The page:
Workers Compensation

Let’s look at workers. What if they get sick? With a workers compensation insurance policy, the business must prove that the loss to the employee happened over the course of employment. If coronavirus spreads and there is a public service announcement to stay home and you still require your employees to report to work and they get sick, you’d first get in trouble for ignoring the authorities, but it would be easier to prove that the work situation enabled the spread of the virus. Otherwise, it would be difficult to establish how someone who works for you got sick with the virus, especially if other workers remain healthy. If quarantining goes into effect, commuting to work may be classified as “traveling to infected areas” and workers compensation may cover an infected employee.

What Should I Do to Avoid a Loss with My Business’s Workers Comp Insurance?

It’s a good idea to familiarize yourself with the workers compensation laws of your state, so research areas where pandemics are highlighted. If coronavirus begins spreading like wildfire and reaches the point where traveling to and from the office may be considered a risky act, coronavirus will be classified as a pandemic. The workers compensation laws in your state may specify what you need to do if containment becomes a problem.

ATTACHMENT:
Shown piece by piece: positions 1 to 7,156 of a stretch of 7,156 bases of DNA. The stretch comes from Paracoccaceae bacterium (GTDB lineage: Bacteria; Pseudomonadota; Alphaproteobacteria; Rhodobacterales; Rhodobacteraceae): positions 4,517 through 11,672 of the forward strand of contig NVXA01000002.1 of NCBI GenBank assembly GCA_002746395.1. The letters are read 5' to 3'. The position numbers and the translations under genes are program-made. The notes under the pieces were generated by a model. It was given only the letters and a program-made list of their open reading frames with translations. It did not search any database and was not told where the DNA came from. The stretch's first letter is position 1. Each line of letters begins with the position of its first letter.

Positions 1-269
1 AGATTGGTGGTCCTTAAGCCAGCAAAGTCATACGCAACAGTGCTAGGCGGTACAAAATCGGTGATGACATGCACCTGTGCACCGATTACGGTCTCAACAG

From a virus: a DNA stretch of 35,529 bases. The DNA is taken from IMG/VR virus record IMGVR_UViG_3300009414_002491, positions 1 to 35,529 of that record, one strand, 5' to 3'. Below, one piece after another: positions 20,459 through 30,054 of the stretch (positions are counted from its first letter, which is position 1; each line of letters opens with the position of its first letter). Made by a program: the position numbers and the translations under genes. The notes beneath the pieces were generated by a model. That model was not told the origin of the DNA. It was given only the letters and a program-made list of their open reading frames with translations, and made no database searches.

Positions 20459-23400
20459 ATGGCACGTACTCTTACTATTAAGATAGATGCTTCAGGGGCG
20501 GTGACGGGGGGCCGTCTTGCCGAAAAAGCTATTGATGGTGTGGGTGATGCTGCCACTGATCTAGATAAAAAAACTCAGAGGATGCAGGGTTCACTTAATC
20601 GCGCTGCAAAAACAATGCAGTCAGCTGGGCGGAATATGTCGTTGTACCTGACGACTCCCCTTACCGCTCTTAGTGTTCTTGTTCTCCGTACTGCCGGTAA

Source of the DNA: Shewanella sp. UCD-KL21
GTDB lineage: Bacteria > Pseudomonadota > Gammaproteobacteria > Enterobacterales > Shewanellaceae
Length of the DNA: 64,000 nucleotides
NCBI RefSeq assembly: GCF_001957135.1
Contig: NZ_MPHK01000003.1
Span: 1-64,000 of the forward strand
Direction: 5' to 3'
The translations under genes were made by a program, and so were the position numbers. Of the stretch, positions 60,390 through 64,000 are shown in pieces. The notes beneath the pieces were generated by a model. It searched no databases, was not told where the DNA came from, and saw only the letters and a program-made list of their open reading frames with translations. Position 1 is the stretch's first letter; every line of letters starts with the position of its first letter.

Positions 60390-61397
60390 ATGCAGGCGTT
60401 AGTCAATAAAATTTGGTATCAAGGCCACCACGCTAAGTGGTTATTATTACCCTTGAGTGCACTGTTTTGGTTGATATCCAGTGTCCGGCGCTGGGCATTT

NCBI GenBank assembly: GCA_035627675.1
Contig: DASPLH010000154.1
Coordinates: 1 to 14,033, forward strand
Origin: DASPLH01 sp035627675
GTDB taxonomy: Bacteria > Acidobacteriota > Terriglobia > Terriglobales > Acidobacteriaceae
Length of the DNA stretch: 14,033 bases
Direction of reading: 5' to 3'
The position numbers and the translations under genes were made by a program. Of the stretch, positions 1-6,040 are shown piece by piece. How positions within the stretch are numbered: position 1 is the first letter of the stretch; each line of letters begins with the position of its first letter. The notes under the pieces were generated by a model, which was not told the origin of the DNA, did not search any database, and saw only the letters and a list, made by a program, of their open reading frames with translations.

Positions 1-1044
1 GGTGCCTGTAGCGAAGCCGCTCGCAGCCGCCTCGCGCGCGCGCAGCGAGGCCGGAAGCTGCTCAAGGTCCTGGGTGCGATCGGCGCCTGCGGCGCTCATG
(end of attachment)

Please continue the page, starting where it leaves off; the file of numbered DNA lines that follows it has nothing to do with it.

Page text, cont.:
It’s also important to immediately report any employee who seems to be infected. Sending that person home is not enough. It must be determined if that person is a carrier. Also, other employees who’ve been in contact with that person will need to be tested.

In the case with the woman in California who contracted coronavirus on a cruise ship, all other passengers were tested after her case was reported. Luckily they were healthy.

If your employees are scheduled to travel, or regularly travel for work reasons, and become infected, they would likely be covered by workers compensation.

If mass quarantines are enforced by law, business operations would come to a halt for many business owners. That’s why it’s important to get connected with a commercial business agent who can guide you through your options, like possibly buying an individual voluntary workers compensation policy to address the coronavirus outbreak and the financial impact it may have on your business.